Trump has long complained about U.S. taxpayer money going to other countries, but Congress has repeatedly blocked him from doing anything about it.
The move to freeze the money was conveyed in a notice this week from the White House Office of Management and Budget to U.S. government officials who work on foreign aid programs. The OMB officials told the agencies that the White House was working on a package of spending freezes, said the two people, who spoke on the condition of anonymity to discuss internal communications.
More details on exactly which items would be frozen are expected in the coming days.
An OMB spokeswoman did not immediately respond to a request for comment. A State Department spokesman referred all questions to OMB, and a U.S. Agency for International Development spokeswoman declined to comment.
U.S. foreign aid officials had been expecting some sort of effort by the White House to freeze their funding, ever since Trump blasted the bipartisan coronavirus stimulus and spending bill passed by Congress last week. In a surprise video statement, Trump criticized aid going to Cambodia, Myanmar (also known as Burma), Egypt, Pakistan and Central America, among other programs.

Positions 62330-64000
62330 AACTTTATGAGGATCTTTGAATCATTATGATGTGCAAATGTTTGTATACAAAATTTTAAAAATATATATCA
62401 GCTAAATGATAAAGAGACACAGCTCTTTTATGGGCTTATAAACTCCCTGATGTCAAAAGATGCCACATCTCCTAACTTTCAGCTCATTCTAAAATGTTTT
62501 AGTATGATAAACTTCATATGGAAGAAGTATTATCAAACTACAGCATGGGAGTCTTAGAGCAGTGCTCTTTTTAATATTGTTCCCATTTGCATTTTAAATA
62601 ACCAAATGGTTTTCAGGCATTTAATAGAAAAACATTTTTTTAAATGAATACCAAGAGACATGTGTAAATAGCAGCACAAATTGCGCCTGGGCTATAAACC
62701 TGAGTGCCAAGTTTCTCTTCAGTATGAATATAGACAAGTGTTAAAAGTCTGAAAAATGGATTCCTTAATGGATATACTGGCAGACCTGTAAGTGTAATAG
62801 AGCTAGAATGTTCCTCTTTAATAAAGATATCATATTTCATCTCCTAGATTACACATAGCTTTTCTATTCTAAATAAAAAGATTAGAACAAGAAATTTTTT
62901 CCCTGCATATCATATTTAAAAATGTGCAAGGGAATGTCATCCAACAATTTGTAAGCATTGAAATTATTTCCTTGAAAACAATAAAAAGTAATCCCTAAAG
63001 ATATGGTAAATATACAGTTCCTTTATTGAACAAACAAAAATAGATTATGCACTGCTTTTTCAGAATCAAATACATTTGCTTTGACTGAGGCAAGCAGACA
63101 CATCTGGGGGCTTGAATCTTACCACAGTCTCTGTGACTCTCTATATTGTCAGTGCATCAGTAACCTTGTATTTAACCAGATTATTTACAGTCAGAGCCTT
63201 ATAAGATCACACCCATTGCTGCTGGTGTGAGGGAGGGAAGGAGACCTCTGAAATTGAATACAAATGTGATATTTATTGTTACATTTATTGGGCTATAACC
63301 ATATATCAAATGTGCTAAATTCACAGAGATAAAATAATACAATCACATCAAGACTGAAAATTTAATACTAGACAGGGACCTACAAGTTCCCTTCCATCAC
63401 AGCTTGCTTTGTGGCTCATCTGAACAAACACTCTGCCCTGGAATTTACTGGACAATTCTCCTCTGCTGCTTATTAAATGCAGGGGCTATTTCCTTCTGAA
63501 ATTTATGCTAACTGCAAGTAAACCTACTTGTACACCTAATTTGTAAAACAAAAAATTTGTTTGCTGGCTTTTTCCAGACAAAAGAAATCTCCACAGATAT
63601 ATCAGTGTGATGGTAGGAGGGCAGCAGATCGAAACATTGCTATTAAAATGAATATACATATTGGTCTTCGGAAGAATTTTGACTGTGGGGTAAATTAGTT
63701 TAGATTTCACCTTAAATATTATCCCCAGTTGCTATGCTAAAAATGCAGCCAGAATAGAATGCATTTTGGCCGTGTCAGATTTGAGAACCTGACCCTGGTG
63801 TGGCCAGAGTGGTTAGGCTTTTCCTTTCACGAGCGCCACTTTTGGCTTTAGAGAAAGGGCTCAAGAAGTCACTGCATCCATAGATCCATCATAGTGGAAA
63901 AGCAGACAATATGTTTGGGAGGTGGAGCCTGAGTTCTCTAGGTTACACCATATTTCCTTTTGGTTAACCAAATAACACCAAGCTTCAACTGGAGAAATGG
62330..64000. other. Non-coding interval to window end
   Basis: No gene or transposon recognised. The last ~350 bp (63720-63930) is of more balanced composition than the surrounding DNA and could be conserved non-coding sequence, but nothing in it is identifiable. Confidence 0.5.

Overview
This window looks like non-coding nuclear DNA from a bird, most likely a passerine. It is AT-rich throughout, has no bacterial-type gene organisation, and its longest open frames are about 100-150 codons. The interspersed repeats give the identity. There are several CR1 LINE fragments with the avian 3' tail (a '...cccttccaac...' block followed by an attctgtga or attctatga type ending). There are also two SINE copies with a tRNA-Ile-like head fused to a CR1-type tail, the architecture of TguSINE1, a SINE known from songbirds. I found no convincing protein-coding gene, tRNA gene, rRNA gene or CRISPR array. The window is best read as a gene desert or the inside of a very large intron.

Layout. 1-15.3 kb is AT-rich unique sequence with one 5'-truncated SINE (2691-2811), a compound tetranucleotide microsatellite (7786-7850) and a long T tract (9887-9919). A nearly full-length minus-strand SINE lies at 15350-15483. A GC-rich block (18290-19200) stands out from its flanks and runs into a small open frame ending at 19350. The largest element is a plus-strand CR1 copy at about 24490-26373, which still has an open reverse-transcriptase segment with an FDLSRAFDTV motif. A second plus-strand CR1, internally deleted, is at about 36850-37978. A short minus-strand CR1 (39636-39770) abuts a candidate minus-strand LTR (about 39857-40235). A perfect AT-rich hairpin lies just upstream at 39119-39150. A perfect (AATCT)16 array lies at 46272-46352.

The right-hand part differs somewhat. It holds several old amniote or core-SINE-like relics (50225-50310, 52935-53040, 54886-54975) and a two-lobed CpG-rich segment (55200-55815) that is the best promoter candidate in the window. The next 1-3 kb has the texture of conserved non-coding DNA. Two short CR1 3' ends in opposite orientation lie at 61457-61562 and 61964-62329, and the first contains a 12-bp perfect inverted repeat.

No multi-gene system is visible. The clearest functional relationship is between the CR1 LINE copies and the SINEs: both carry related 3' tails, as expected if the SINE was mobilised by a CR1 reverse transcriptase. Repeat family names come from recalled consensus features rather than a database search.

Trump signed the bill into law on Sunday night, but then issued a statement saying he would demand “many rescissions” under the Impoundment Control Act, which allows the president to temporarily freeze certain funding, after sending a notice to Congress on the amount of the proposed rescission and the reasons for it. If Congress does not pass legislation approving the rescission within 45 days, the funds are unfrozen and must be spent as Congress originally intended.
The 45-day clock runs only when Congress is in session, and the Trump administration will be able to freeze the funds through Jan. 20, when President-elect Joe Biden takes office.
The Trump administration, which over its four years in office repeatedly tried to cut foreign aid in its formal budgets only to be rebuffed by Congress, has used the rescission process as a tool to make it harder for the State Department and USAID to spend money. Last year, it tried to use the bureaucratic move to cancel up to $4 billion in foreign aid, but scrapped the plan after facing opposition from Republican and Democratic lawmakers.